Wednesday, June 30, 2010

My First Food Entry, Complete With Graphic Images!

Being bored and hungry usually means that the fridge will yield up a meal or at the very least, a way to make a meal. Tonight was no different, after spending some time organizing my 2010 Wine Bloggers Conference notes and tweeting with some people, I felt the familiar gnaw of hunger in my stomach.

Standing in front of the cold, white thing in my kitchen, I realized that with a little work, something resembling a meal would be on the table in about half an hour. I spotted some Smoked Andouille sausages, an onion, shredded cheese, garlic, salt & pepper, cayenne pepper, pasta and some pasta sauce. Without realizing it, Trader Joe's would be providing every ingredient for this dish tonight.

What to do? I remember reading a while back about some weird spaghetti/chili dish out in Cincinatti, that idea spawned what you see in the picture above. Seriously. That's how odd my thought processes can be sometimes. In any case it was time to begin the prep. Set the water to boil, get a pan hot (more on that later), get the sauce warming in a small pot. Chopping onions reminds me that I need to take some cooking classes and learn the proper way. Anyone want to pay for them for me? Didn't think so.

Yes, I'm making a mess. Yes, I'll have to clean it up but I tend to clean as I go, hopefully that comes across as efficient and not just dumb. Notice the rough cuts on the sausage? That knife sucks for cutting sausage. It cut everything else just fine though. Oh and I did pour a glass of wine to taste. It was the Big Red Hiney I got as a gift from the wonderful Cheryl at Skylite Cellars (@SkyliteCellars). Opened it list night while doing an informal test of the Wine Soiree (@WineSoiree). The test was a smashing success by the way. Another blog entry will give you more information.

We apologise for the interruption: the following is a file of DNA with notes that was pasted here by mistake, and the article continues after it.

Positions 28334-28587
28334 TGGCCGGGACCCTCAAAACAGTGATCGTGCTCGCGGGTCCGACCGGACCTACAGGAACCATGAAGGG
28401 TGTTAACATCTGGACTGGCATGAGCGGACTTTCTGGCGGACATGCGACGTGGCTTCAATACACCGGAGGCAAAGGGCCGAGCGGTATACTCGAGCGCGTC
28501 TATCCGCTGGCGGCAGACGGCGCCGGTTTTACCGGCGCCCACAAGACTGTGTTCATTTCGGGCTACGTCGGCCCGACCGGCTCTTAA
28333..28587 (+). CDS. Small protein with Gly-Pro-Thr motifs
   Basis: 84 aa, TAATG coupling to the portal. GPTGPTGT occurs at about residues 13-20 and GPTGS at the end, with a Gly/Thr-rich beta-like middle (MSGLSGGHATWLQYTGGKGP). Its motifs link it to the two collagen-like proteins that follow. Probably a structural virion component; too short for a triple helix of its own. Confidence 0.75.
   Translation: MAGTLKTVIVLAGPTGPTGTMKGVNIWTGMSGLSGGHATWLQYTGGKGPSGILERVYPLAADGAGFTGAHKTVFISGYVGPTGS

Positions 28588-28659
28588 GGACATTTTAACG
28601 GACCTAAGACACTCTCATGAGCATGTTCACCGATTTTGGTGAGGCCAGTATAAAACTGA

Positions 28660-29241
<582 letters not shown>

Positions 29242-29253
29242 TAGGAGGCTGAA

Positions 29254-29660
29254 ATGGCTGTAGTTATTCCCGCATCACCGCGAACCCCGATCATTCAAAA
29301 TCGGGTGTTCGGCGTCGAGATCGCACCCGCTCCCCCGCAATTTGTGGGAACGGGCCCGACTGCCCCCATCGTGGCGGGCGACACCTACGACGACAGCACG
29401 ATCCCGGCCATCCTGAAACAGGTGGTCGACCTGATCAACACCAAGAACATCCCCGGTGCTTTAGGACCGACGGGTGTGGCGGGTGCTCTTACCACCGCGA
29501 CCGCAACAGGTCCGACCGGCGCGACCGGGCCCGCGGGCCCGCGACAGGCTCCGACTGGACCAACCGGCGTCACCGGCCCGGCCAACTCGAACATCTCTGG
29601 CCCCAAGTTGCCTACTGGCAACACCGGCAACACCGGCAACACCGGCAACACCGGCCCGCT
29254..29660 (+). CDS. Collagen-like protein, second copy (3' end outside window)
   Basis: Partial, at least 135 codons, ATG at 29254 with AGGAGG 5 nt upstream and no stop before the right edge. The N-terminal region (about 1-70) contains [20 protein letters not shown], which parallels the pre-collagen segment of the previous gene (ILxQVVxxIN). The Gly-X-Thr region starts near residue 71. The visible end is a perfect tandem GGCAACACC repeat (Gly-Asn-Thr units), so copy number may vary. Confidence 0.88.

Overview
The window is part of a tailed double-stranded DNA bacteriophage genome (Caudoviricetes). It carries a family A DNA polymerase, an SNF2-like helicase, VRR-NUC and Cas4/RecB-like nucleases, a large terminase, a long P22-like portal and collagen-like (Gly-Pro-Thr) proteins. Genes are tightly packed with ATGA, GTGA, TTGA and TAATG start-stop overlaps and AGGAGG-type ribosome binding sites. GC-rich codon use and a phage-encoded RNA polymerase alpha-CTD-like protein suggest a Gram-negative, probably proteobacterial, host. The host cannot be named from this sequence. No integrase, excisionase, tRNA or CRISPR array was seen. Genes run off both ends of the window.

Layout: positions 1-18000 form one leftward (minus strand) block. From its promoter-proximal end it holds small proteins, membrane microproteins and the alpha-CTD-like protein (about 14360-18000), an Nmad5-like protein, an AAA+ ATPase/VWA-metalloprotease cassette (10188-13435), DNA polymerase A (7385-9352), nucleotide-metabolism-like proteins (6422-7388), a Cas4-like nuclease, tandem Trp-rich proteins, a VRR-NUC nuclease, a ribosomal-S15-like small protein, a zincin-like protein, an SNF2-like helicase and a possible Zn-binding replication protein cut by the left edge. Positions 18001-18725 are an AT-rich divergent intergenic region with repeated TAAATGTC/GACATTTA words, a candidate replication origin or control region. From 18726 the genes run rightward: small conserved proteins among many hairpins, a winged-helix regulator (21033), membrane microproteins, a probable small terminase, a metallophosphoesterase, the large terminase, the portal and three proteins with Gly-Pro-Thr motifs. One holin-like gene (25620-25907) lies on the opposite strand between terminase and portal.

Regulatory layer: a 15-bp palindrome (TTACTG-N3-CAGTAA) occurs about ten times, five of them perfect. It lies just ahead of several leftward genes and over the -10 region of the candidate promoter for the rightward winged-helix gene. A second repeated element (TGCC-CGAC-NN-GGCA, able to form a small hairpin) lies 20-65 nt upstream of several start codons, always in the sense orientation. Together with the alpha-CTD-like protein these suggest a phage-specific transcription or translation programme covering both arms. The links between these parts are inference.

Anyways the time came to put the sausages in the hot pan, which I decided to spray with some oil first. Big mistake. Note to self: do not set your stovetop to medium-high to brown sausages. Immediately my place filled with whitish, burning, choking oil smoke. There goes the smoke alarm, raising a god damn racket. Shit! Pull pan off stove, cringe, inhale smoke, turn stove down to "4". Choke a bit, realize the world is not in fact ending and move on with life.

That was stupid of me. The pan was still really hot when I threw the sliced sausages back on, the result is what you see. No biggie, just a note for the next time I try something like that. One of many notes I had to make during the events of this evening. It was time to add in the onions, which I did but failed to note on camera. By this time the sauce was simmering away nicely so I added in the garlic and cayenne. Visions of an Arrabiata style sauce floated through my head. Seriously, I know jack shit about cooking as you can tell.

Steam rising from the big pot indicated the water was ready for it's date with Spaghetti. You might call it a hot date? Come on, that was a bit witty! Putting the nearly-incinerated sausages and slightly browned onions (at least I did that right!) in with the pasta sauce got me excited. One you got past the smell of burnt oil and charred andouille, the aromas were tantalizing! Or maybe I was just getting drunk.